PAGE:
New Mazda RX sports car sports car still on track

New Mazda RX concept car set for Tokyo Motor Show as Mazda confirms intention to bring the rotary engined sports car to life.

Mazda’s RX Vision concept car is gaining momentum on its road to production and will influence the look of other cars as the brand prepares to unveil a new concept car at the Tokyo Motor Show in October.

It’s almost two years since Mazda first revealed the RX Vision, which gave us our best indication yet that a new rotary-powered Mazda sports car was in the pipeline. Since then it has gone a bit quiet, as Mazda bosses have been trying to piece together a business case for the car.

However, a conversation with Mazda’s Vice President for R&D in Europe, Matsuhiro Tanaka, at the recent Frankfurt Motor Show shows things are back on track. “With the Tokyo Motor Show we will be introducing a new design concept – you can think of it as an evolution of theme of the RX Vision.

“When we introduce a concept our intention from the engineering and design community is to make it a reality,” Tanaka told Auto Express. “What I will say is that we are making the utmost efforts to try and make this a possibility.”

Asked if Mazda would consider forming another alliance, like it did with Fiat on the MX-5, to help reduce costs, Tanaka said: “Currently we have absolutely no plans to make any such alliances.”

It’s understood that Mazda wishes go it alone with the RX Vision because of how precious the brand feels over the Rotary engine technology currently under development.

New Mazda RX rotary engine: hybrid or non-hybrid?
The Mazda rotary-engined sports car is expected to arrive with a pure combustion engine instead of relying on electrification. The Japanese manufacturer showed its RX-Vision concept sports car at its Los Angeles Auto Show in 2016 – and a production version is thought to be earmarked to coincide with Mazda’s centenary celebrations in 2020.

Speaking at the LA show, the firm’s head of R&D Kiyoshi Fujiwara admitted that several challenges remained before the long-awaited successor to the RX-7 and RX-8 could be given the green light and acknowledged that a rotary engine development team was still active.

“It is a small group of engineers still working, but they are still working,” Fujiwara told Auto Express, before revealing that there are “more than 10 staff and fewer than one hundred” committed to rotary development. “The things standing in the way are both the business case and the technical challenges – but I am optimistic that a solution for the technical challenges can be found.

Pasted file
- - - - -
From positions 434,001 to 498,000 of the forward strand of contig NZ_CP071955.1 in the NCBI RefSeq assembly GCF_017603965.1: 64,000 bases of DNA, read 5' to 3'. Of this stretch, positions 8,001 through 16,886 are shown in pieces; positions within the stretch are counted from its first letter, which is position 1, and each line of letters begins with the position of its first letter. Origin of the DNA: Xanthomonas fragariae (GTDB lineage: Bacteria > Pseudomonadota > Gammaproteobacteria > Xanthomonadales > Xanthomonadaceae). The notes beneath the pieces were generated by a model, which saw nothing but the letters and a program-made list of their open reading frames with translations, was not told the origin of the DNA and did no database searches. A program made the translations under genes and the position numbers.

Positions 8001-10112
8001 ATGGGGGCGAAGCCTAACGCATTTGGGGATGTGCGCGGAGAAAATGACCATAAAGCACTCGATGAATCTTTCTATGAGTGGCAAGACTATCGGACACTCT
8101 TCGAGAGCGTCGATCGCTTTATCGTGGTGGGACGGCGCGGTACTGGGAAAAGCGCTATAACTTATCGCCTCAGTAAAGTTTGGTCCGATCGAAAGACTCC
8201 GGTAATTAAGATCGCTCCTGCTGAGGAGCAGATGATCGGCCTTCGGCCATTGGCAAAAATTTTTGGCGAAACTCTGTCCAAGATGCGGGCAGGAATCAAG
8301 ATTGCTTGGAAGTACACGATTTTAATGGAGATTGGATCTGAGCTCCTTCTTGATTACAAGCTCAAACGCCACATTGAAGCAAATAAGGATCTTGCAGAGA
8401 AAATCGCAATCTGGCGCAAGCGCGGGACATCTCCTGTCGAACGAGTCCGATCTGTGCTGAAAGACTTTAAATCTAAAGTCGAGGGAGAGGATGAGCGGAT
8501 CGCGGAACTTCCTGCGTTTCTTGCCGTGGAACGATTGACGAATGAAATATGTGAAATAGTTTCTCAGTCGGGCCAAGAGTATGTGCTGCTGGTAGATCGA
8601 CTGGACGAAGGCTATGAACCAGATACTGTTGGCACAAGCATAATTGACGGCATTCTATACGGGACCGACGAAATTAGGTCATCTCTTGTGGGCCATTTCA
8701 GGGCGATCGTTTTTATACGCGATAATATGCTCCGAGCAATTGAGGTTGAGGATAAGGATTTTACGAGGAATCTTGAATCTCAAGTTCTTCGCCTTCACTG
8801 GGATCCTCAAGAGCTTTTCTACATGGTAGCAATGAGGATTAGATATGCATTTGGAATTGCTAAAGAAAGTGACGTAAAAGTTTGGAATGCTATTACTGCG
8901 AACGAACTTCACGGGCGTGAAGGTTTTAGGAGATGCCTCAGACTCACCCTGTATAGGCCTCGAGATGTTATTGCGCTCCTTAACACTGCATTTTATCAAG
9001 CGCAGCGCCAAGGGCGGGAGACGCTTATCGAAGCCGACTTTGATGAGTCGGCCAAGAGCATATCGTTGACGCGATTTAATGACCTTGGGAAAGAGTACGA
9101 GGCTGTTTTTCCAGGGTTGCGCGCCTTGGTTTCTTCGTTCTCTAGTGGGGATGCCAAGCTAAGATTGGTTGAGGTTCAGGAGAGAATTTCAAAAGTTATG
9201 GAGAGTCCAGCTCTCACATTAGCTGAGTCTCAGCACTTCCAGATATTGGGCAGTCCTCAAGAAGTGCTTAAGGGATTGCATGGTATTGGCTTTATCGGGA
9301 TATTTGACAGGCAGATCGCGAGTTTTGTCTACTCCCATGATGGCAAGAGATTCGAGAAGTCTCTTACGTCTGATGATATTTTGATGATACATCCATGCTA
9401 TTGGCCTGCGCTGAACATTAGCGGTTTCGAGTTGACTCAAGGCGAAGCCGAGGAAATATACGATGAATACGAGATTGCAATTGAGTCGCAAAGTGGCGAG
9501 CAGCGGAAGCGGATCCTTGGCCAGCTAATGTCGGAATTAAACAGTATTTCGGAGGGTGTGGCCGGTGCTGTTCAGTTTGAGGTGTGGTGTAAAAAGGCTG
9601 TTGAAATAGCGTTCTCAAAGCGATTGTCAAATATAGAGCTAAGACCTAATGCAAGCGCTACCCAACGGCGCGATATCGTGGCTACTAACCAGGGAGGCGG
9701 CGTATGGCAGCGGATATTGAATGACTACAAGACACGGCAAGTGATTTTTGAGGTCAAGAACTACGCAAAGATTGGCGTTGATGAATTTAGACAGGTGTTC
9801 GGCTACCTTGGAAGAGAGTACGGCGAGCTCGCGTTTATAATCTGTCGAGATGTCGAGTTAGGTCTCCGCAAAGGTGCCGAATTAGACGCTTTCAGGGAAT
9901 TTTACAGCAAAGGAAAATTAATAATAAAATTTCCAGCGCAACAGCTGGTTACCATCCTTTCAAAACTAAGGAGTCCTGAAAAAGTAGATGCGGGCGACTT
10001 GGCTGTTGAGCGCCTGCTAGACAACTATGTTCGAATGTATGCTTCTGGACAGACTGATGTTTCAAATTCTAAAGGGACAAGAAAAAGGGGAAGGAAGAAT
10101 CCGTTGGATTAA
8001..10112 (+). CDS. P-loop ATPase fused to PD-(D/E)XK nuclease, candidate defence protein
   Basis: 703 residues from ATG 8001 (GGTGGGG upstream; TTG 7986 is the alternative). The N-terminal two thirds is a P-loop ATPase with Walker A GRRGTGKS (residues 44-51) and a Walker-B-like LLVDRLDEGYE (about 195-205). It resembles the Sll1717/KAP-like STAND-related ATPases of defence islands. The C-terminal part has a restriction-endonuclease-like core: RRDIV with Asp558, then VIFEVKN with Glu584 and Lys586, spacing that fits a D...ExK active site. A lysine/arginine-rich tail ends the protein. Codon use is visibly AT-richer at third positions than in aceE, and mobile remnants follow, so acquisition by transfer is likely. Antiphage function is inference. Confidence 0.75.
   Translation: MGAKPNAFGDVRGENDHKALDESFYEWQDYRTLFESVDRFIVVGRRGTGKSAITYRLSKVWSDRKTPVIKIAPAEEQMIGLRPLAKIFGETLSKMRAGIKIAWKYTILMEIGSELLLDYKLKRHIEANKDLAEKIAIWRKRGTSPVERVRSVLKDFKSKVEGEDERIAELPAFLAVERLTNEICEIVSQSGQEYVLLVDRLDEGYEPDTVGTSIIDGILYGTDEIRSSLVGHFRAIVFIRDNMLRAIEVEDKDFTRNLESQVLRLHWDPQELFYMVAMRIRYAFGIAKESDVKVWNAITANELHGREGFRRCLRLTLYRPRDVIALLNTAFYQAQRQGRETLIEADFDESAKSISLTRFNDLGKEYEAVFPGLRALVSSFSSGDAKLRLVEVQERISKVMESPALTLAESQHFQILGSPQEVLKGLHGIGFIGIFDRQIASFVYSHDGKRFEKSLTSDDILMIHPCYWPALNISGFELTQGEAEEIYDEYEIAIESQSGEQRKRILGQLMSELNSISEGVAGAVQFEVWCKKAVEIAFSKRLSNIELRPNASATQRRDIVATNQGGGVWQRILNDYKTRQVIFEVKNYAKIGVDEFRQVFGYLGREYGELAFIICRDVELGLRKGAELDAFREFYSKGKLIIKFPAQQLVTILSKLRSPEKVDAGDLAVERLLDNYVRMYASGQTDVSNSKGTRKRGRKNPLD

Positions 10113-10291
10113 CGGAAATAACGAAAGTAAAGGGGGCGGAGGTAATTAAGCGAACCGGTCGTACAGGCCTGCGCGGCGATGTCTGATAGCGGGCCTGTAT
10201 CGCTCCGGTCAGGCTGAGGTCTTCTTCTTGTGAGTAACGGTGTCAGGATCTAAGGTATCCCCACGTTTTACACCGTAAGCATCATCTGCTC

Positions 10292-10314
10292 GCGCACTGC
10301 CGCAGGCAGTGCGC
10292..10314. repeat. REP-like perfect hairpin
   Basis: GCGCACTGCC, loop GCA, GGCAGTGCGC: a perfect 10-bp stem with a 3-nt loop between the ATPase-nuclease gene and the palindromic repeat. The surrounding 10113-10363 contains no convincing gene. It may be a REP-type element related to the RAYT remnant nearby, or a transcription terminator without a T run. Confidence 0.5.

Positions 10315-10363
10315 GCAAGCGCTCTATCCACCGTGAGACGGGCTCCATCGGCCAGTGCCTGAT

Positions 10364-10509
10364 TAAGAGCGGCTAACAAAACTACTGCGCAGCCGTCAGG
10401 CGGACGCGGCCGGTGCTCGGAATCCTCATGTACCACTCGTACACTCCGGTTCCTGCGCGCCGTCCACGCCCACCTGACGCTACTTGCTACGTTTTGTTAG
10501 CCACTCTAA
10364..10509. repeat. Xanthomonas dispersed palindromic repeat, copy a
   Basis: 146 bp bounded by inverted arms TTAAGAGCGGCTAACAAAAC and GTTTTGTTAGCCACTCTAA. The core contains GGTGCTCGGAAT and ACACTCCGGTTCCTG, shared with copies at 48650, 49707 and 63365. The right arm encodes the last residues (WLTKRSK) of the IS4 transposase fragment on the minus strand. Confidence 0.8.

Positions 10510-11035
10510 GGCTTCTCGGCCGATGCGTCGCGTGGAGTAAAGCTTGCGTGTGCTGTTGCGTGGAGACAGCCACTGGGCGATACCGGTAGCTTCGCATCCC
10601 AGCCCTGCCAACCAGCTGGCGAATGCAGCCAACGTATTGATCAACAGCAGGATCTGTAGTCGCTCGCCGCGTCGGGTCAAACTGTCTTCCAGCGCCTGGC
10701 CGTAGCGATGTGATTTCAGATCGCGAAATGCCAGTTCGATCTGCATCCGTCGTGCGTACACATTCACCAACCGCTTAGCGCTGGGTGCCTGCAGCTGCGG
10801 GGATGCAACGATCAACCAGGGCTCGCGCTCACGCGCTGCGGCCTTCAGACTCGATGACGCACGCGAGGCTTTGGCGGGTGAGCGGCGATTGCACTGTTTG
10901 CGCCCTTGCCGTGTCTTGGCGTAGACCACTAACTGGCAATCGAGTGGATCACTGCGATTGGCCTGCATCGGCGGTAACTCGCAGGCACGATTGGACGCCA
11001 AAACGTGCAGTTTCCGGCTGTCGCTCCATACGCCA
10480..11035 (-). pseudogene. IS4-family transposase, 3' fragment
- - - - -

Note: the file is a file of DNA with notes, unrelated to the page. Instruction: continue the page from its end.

“We have had significant challenges as a business even five years ago and there are debts from the past 30 or 40 years that need to be overcome, but if cars like the new CX-5 are successful then a production version of the RX-Vision could be a possibility. So you can see that CX-5 is extremely important.”

When asked if one of the potential solutions on rotary tech could be electrification, Fujiwara said, “All of our other internal combustion engines will have to have some form of electrification at some point – mild hybrid or 48-volt electrics” he said. “So yes, that type of technology could be in rotary engines in the future.”

“However, I believe I would like to introduce the new rotary engine without electrification,” he said, “because I think that is what the rotary engine fans will want.”

One other potential product strategy could be for the production RX-Vision to arrive in 2020 with a new generation of rotary engine, and then for a higher-performance version to overcome the technology’s inherit torque deficit by using 48V-based electric turbochargers.

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